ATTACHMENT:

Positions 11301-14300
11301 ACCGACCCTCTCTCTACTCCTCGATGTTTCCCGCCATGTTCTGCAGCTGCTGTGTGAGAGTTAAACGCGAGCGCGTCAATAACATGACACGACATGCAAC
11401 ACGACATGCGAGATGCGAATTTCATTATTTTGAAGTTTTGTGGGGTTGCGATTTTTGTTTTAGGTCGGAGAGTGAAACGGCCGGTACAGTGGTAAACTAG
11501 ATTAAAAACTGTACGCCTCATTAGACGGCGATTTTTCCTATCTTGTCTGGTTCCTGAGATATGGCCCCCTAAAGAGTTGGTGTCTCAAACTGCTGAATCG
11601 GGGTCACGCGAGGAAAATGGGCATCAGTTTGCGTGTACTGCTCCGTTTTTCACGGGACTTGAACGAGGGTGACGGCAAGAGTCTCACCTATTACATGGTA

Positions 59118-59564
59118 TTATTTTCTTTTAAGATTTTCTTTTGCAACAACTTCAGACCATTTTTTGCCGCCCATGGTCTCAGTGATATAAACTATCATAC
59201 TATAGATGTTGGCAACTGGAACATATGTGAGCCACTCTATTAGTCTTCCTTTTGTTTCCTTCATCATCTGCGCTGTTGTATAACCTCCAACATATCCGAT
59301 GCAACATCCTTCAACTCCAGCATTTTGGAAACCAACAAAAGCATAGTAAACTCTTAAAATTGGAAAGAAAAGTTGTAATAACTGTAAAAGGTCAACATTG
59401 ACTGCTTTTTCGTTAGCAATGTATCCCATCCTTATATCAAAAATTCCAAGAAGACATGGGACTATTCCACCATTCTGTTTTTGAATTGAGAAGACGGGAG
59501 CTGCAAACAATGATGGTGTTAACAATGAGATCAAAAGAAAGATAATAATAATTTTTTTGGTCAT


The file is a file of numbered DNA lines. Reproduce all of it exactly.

Positions 11301-14300
11301 ACCGACCCTCTCTCTACTCCTCGATGTTTCCCGCCATGTTCTGCAGCTGCTGTGTGAGAGTTAAACGCGAGCGCGTCAATAACATGACACGACATGCAAC
11401 ACGACATGCGAGATGCGAATTTCATTATTTTGAAGTTTTGTGGGGTTGCGATTTTTGTTTTAGGTCGGAGAGTGAAACGGCCGGTACAGTGGTAAACTAG
11501 ATTAAAAACTGTACGCCTCATTAGACGGCGATTTTTCCTATCTTGTCTGGTTCCTGAGATATGGCCCCCTAAAGAGTTGGTGTCTCAAACTGCTGAATCG
11601 GGGTCACGCGAGGAAAATGGGCATCAGTTTGCGTGTACTGCTCCGTTTTTCACGGGACTTGAACGAGGGTGACGGCAAGAGTCTCACCTATTACATGGTA

Positions 59118-59564
59118 TTATTTTCTTTTAAGATTTTCTTTTGCAACAACTTCAGACCATTTTTTGCCGCCCATGGTCTCAGTGATATAAACTATCATAC
59201 TATAGATGTTGGCAACTGGAACATATGTGAGCCACTCTATTAGTCTTCCTTTTGTTTCCTTCATCATCTGCGCTGTTGTATAACCTCCAACATATCCGAT
59301 GCAACATCCTTCAACTCCAGCATTTTGGAAACCAACAAAAGCATAGTAAACTCTTAAAATTGGAAAGAAAAGTTGTAATAACTGTAAAAGGTCAACATTG
59401 ACTGCTTTTTCGTTAGCAATGTATCCCATCCTTATATCAAAAATTCCAAGAAGACATGGGACTATTCCACCATTCTGTTTTTGAATTGAGAAGACGGGAG
59501 CTGCAAACAATGATGGTGTTAACAATGAGATCAAAAGAAAGATAATAATAATTTTTTTGGTCAT